Expected Council Action
In June, the Security Council will be briefed on the Secretary-General’s 90-day report on South Sudan, which members expect to receive by 11 June.
The mandate of the UN Mission in South Sudan (UNMISS) expires on 15 March 2022.
Key Recent Developments
Slow and selective implementation of the Revitalized Agreement on the Resolution of the Conflict in South Sudan (R-ARCSS) continues to contribute to uncertainty around the peace process. After numerous postponements, President Salva Kiir issued a decree on 9 May, reconstituting the country’s Transitional National Legislative Assembly, as required under the R-ARCSS. The training and deployment of the Necessary Unified Forces remains a key outstanding task, and the government has neither signed the memorandum of understanding with the AU to establish the Hybrid Court for South Sudan nor set up the Commission for Truth, Reconciliation and Healing. The Reconstituted Joint Monitoring and Evaluation Committee (RJMEC), which is responsible for overseeing the implementation of the R-ARCSS, said in its most recent quarterly report covering 1 January to 31 March that “the pace of implementation of the R-ARCSS slowed markedly”, particularly in relation to security arrangements. It called on the government to accelerate implementation, given that less than two years remain until the end of the 36-month transitional period. On 25 May, RJMEC convened a three-day workshop in Juba with signatories of the R-ARCSS on the Permanent Constitution-making process.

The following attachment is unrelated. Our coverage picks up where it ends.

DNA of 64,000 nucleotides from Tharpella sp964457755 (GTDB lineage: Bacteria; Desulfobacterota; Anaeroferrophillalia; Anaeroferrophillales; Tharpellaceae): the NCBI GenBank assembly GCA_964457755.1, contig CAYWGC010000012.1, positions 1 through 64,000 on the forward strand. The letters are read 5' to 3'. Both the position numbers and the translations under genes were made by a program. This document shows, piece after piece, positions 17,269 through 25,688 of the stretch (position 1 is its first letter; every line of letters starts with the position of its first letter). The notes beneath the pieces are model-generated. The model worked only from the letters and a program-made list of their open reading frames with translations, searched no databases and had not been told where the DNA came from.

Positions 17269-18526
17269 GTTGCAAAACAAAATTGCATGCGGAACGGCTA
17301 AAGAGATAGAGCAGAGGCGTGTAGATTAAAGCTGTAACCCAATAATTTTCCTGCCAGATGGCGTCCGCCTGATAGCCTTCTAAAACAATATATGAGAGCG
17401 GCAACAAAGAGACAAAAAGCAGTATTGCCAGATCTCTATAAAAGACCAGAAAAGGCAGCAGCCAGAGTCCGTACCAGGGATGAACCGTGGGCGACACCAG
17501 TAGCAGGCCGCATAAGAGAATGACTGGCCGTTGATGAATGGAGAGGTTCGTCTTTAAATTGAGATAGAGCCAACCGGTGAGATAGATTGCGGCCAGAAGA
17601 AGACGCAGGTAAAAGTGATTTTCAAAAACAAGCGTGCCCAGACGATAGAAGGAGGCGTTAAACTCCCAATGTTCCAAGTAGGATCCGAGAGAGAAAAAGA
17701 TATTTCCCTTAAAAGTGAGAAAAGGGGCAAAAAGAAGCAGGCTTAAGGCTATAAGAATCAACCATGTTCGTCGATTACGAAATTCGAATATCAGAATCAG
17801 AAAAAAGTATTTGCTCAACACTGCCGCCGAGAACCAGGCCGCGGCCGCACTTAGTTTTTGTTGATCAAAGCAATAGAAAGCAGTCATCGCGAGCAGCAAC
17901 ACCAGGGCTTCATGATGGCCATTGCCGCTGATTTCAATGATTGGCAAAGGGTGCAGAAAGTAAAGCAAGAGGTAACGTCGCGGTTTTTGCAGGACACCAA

The human rights, humanitarian, food security, and economic conditions in the country remain dire, with an enormously detrimental effect on civilians. According to OCHA, the humanitarian situation in South Sudan deteriorated further in early 2021 because of compounding shocks, including flooding, ongoing violence and displacement. The Integrated Food Security Phase Classification (IPC) projected that an estimated 7.2 million people representing 60 percent of the population will face crisis levels of food insecurity (IPC Phase 3) or worse from April to July. Attacks continue against humanitarian workers. On 12 May, a humanitarian worker was killed in Budi in Eastern Equatoria when gunmen ambushed a humanitarian vehicle. On 21 May, an aid worker was killed in Panyijiar County, Unity State, and a humanitarian convoy, including an ambulance, was attacked in a separate incident nearby on the same day.